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Tearful ethics professor delivers emotional 'lesson' on vaccine mandates before being placed on leave
Image via Twitter @DavidAnber screenshot

Tearful ethics professor delivers emotional 'lesson' on vaccine mandates before being placed on leave

An ethics professor in Canada gave what could be her final lesson at the university she has been employed at for the past 20 years. The lesson was regarding vaccine mandates. The professor's employer has implemented mandatory COVID-19 vaccinations, which she believes is unethical.

Dr. Julie Ponesse is an ethics professor at Ontario's Huron University College, which is affiliated with Western University. Ponesse, who holds a Ph.D. in ethics, delivered an emotional message about vaccine mandates in a video that has since gone viral.

"Today, I'm going to teach you a short lesson on a universally accepted ethics of coercing people into medical procedures," Ponesse said into the camera. "I'll be the example."

"My employer has just mandated that I must get a vaccine for COVID-19," the professor said. "If I want to keep working at my job as a professor, I have to take this vaccine."

"Here's my conundrum. My school employs me to be an authority on the subject of ethics. I hold a Ph.D. in ethics and ancient philosophy and I'm here to tell you, it's ethically wrong to coerce someone to take a vaccine," she said. "If it happens to you, you don't have to do it. If you don't want a COVID vaccine, don't take one. End of discussion. It's your own business."

"But that's not the approach of the University of Western Ontario, which has suddenly required that I be vaccinated immediately, or not report for work," she continued.

"I am facing imminent dismissal after 20 years on the job," Ponesse said for not wanting to get the COVID-19 vaccine.

The professor explained that she is not an anti-vaxxer, and that she has had "plenty of vaccines in my life."

Ponesse noted she doesn't work in a "high-risk environment."

"I'm a teacher. I'm a university professor. My job is to teach how to think critically; to ask questions that might expose a false argument," she stated.

Ponesse questioned the effectiveness of the vaccines, "Nobody is promising that I won't get COVID, or transmit COVID if I get the vaccine."

"I'm entitled to make choices about what does and what does not enter my body regardless of my reasons," she said.

"This is my first and potentially my last lesson of the year," Ponesse said as her voice cracked after getting emotional. "In the spirit of Socrates, who was executed for asking questions, this lesson will consist of only one question."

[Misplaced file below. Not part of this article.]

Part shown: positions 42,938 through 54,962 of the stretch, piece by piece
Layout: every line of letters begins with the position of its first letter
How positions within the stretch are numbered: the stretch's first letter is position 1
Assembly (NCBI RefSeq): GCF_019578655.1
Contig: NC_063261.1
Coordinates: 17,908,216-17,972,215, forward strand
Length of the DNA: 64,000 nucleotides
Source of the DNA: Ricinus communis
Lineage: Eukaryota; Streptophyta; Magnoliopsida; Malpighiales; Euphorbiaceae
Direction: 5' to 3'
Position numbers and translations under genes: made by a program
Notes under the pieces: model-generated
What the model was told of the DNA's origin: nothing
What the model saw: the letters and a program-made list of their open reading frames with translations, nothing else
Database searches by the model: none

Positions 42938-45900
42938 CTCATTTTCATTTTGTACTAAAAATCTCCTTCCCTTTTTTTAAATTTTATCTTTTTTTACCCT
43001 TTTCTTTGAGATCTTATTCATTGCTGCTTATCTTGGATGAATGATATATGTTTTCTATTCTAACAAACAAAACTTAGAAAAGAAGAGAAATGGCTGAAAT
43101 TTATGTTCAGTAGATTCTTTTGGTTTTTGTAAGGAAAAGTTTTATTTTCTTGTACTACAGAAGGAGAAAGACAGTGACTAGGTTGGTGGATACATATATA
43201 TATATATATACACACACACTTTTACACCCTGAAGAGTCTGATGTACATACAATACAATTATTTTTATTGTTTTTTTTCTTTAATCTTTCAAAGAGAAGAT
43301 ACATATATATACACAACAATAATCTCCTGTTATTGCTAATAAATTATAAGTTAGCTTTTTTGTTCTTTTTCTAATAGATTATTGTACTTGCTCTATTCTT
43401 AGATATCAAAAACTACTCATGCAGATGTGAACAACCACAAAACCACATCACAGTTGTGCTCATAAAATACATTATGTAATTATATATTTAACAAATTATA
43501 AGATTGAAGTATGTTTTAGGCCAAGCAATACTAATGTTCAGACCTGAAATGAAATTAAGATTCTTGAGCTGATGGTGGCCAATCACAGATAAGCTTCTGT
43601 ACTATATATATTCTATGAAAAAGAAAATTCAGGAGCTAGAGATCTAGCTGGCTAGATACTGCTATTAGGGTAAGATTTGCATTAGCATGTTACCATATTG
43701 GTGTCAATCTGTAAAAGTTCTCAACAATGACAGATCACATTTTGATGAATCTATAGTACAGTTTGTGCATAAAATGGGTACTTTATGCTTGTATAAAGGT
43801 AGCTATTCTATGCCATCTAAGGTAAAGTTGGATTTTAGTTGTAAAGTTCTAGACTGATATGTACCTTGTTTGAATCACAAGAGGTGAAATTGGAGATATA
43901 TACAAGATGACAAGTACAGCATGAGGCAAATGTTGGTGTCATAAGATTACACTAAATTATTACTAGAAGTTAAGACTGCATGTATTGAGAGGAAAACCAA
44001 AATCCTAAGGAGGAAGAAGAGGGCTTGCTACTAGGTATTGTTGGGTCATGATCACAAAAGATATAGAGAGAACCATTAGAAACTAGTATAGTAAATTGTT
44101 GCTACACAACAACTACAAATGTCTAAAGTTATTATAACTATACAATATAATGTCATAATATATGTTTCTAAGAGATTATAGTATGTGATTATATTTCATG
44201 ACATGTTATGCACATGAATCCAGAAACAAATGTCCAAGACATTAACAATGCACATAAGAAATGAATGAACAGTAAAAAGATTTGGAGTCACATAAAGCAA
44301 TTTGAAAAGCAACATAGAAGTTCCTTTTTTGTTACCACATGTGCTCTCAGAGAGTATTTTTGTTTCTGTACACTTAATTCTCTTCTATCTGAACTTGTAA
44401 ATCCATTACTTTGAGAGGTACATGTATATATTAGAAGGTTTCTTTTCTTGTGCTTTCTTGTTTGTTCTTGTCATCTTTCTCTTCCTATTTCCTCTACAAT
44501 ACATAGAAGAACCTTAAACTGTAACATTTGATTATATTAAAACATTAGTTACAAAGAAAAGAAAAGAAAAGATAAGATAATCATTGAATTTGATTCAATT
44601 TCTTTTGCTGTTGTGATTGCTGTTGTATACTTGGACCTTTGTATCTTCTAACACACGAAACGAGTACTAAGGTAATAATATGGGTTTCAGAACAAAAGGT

The professor asked her students, "When a person has done the same job to the satisfaction of her employer for 20 years, is it right, or is it wrong to suddenly demand that they submit to an unnecessary medical procedure in order to keep their job?"

"The employee is not allowed to ask questions," the professor said. "She may only submit to the procedure or be fired. To my first-year students, is this right or is this wrong?"

Ponesse ended the video as she broke down into tears, and put her face in her hands.

Ponesse was condemned for calling the vaccines "experimental" and questioning the effectiveness of the COVID-19 vaccinations.

Arthur Caplan, the founding director of the Division of Medical Ethics at New York University Langone Medical Center, told the Toronto Star, "I think she is flat out wrong and it's not just a difference in opinion about morals, some of her facts are just incorrect. She's impugning the vaccine, calling it experimental, those are just not true assertions."

The National Post disputed the professor's claims:

Health authorities in Canada, and many other countries, approved the vaccines for emergency use after confirming their safety and efficacy. Almost three quarters of Canadians have received one dose of an approved vaccine — Pfizer, Moderna or AstraZeneca — and more than 67 percent are fully vaccinated. In the U.S., the Food and Drug Administration (FDA) gave full approval to the Pfizer-BioNTech vaccine in August 2021. Preliminary studies have found that the Pfizer and Moderna mRNA vaccines are about 90 percent effective against COVID-19 and the vast majority of cases are now among the unvaccinated.

Ponesse emailed her department head on Tuesday to inform him that she would not get the COVID-19 vaccine, wear a face mask while teaching, or submit to coronavirus testing.

"It was within, I think, half an hour of sending that email that I received an email from my dean stating that I would be dismissed and put on temporary paid leave," Ponesse told the National Post.

The email reportedly informed the professor that she "will be placed on a temporary paid leave and you will not be allowed to attend campus."

Huron requires mandatory vaccination on campus, except for people who have received an exemption, but they must take a COVID-19 test twice a week.

"There is no testing option for those who choose not to be vaccinated," the Huron website states. "Those without proof of vaccination or an exemption will not be permitted on campus."

Ponesse explained that she is not seeking an exemption, "I want to be very clear in rejecting it in principle, I don't think we ever should have been in the place where we're looking at the situation of mandates, so I'm not just seeking an exemption to one, I'm challenging the very foundation of the idea."

Ponesse did receive support from People's Party of Canada leader Maxime Bernier, who called the administrators at Western University "fascist a**holes."

The video has been removed from YouTube for violating community guidelines.

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Paul Sacca

Paul Sacca

Paul Sacca is a staff writer for Blaze News.
@Paul_Sacca →